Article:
“Tell me a story,” my son has started to say after reading his bedtime books. The first time he made the request, I looked at him as I don’t do often enough, seeing the soft cheeks and hands already changing so fast for his three years, blue eyes looking at me with trust more complete than I could understand anymore. I looked at him with awe, awe for who he was, that he was, that somehow I had been given such a gift without deserving, and such responsibility.
“Tell me a story…” The first time he asked I was charmed; a moment later I felt a flash of panic.
The stories of childhood sink deep, said Kim Todd. “Each word falls like a stone to the muck at the bottom of the mind, unimpeded by currents of distraction or critical distinctions.” These are the stories that will inform our lives, help us write the narratives of our lives, frame our experience, give us direction for grief.
The day my family made a trip to Bellingham, we sang “Puff the Magic Dragon” something like twenty times. Someone had just given us a book with the CD and most importantly, the words, so finally I could make it through more than the refrain, and my three-year-old son was as anxious to learn a story-song as I was to share one I remembered from childhood.
The same week I read a link from one of my favorite blogs with a quote from Jack Kerouac: “I pray to Jesus to preserve my sanity.” The blog went on to say that “those of us who fall on the more secular end of the spectrum might need a slightly more potent sanity-preservation tool than prayer.” And went on to discuss the importance of story.
Putting aside the obvious disdain with which the post dismisses prayer, this blog exploring the power of story appeared a week before a hand-me-down copy of Peter Pan became the favorite bedtime read.
Peter Pan steals away Wendy’s daughter Jane to Never-Never Land. Jane is disgusted with the idea of magic. She doesn’t believe in such childish things, and as Captain Hook and his henchmen gain on Peter Pan, Jane’s contempt causes Tinker Bell to become dangerously weak. The fairy cannot survive without belief.
Our culture has thrown out God and the Bible because believing a snake talked to two naked people and convinced them to get dressed doesn’t fit its test of literal truth, and because it has seen people professing belief using that belief to vilify and judge instead of love. I am glad some Christians are owning up to this complaint.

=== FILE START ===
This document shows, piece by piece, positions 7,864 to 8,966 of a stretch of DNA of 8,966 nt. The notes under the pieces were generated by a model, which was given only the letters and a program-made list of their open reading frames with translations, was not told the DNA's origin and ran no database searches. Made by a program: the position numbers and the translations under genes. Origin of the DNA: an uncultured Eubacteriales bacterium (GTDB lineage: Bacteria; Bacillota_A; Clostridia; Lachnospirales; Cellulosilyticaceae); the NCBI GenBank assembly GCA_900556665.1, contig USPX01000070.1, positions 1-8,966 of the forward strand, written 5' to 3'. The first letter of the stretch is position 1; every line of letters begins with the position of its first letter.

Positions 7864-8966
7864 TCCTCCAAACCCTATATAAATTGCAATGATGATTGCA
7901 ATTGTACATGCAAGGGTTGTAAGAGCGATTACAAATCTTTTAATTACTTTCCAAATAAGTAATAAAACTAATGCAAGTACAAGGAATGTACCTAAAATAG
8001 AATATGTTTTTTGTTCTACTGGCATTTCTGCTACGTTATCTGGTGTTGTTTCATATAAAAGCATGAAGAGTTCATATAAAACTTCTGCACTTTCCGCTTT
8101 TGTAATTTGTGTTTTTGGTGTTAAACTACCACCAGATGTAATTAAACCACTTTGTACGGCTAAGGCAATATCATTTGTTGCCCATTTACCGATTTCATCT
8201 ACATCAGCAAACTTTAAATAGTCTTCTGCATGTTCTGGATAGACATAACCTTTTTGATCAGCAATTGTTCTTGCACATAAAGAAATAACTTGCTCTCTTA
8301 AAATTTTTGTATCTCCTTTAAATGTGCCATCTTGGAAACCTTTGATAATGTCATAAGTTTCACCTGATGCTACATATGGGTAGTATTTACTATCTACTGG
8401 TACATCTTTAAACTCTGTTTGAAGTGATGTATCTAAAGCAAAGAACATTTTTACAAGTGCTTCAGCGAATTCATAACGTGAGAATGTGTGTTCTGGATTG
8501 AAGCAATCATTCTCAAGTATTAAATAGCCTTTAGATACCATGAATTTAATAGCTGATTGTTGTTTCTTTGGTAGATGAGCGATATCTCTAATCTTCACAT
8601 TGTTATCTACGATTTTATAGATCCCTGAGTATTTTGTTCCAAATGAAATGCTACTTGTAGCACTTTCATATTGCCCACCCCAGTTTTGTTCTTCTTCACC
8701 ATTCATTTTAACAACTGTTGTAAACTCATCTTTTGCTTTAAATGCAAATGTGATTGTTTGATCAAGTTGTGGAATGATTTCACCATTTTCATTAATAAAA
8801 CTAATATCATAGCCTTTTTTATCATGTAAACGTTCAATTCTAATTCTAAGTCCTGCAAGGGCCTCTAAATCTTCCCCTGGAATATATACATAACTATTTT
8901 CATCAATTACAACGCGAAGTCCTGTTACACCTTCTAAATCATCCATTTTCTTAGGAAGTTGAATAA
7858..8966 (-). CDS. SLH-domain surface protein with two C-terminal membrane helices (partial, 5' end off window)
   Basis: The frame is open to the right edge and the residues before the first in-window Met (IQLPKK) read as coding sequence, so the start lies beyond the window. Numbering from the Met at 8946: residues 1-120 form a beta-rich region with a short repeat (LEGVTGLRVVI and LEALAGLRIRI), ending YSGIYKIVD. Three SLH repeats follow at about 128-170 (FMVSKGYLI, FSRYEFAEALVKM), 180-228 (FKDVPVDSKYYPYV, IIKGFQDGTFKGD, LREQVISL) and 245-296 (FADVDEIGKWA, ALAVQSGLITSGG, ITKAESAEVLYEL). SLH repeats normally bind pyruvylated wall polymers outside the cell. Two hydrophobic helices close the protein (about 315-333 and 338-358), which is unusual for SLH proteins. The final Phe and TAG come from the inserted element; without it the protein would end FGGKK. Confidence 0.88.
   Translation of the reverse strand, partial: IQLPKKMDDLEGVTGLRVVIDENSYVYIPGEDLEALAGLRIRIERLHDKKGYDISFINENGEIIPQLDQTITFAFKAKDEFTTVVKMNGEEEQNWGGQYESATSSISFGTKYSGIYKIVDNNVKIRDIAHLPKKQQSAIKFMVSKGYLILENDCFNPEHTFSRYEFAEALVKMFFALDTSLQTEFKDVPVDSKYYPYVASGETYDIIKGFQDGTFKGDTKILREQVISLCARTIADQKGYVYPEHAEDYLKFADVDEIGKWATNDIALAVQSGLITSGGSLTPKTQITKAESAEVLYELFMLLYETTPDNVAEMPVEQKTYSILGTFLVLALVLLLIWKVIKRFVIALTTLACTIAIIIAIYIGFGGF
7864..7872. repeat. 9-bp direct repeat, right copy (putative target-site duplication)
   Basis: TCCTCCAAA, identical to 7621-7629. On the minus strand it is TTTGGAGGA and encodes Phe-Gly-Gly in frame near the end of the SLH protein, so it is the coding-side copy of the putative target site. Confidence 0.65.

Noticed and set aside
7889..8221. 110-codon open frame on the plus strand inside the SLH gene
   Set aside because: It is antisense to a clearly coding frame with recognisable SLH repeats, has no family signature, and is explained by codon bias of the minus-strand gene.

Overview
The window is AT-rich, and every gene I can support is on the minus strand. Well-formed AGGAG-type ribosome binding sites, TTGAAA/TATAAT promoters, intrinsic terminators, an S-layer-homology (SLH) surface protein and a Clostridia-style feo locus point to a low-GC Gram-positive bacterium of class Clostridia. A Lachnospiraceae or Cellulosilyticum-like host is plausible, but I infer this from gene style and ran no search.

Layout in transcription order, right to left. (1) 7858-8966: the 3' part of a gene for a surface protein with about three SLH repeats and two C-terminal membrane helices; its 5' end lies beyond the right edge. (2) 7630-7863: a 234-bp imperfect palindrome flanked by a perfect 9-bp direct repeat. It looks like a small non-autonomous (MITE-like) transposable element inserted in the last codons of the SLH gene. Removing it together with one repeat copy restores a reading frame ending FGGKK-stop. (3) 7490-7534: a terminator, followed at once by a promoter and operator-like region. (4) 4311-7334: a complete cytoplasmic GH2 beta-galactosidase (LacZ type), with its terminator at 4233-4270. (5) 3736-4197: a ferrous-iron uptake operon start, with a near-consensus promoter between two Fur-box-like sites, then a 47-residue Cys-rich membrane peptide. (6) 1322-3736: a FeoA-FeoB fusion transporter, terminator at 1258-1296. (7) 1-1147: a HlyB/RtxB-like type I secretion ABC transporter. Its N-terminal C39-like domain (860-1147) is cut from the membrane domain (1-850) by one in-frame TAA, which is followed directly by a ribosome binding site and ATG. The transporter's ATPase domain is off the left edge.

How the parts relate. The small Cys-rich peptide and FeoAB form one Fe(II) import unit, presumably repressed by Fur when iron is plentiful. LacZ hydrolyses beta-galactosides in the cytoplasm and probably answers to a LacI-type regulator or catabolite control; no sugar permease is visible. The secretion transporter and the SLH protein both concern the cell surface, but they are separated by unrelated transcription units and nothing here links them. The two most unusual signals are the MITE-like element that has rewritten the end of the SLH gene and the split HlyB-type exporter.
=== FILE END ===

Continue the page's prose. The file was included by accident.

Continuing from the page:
But having discarded these stories, these stories which must be studied and even prayed over to reveal their deepest wisdom—society is starved for metaphor. We’ve thrown out the baby with the bathwater. How do I help my son find the narratives he needs?
Ursula LeGuin noted that “there have been great societies that did not use the wheel, but there have been no societies that did not tell stories.”
In the sand and hills of the Mediterranean, Jesus answered the hard questions with stories.
What stories inform us now?
When something wonderful or terrible happens, how do we understand it?
Neighbors of ours talk about their disillusionment with their evangelical upbringing. They wriggled out of what they were given into a secular but aware world. One morning we had them over for breakfast. One of them commented about the power of The Lorax by Dr. Seuss, and her frustration that it was being co-opted by a major car company.
How sad, I thought, for The Lorax to be the depth of meaning for someone. It seems a poor replacement for the old stories. Yet my neighbor is looking for something more. In her upset at the advertising adaptation, she is recognizing the spark of divinity in story, too.
C.S Lewis explained the power of allegory, saying that “moving from the concept to the image enriches the concept.” The something sacred in what we allow to pattern our minds and our hearts. Peter Pan is a story we are happy to tell, a story about the power of belief. “Puff the Magic Dragon,” too, is about community and belief, and what happens when belief dies: “One grey night it happened, Jackie Paper came no more, and Puff that mighty dragon, he ceased his fearless roar.”
Whether or not society recognizes the power of the stories it has decided to ignore, we are starting to talk about narrative again. Phillipa Perry suggests (in the above mentioned blog post): “Our stories give shape to our inchoate, disparate, fleeting impressions of everyday life…bringing together the past and the future into the present.”
She explains what believers have always known, as articulated by Rolland Hein in Christian Mythmakers: “People…cannot live without myth, nor can they reach full stature as people without true myths. Wrong myths destroy lives. Those only partially true effect the human spirit like disease.”
We have no choice about living in story, but we do choose, consciously or not, which stories those will be. This is our requirement, our responsibility.
Shannon Huffman Polson is the author of North of Hope: A Daughter’s Arctic Journey. Her essays and articles have appeared in a number of literary and commercial magazines including The Huffington Post, High Country News, Adventum, Cirque Journal and Alaska and Seattle Magazines. She can be found writing or with her her family in Seattle or Alaska, and always at her website, Facebook, and Twitter.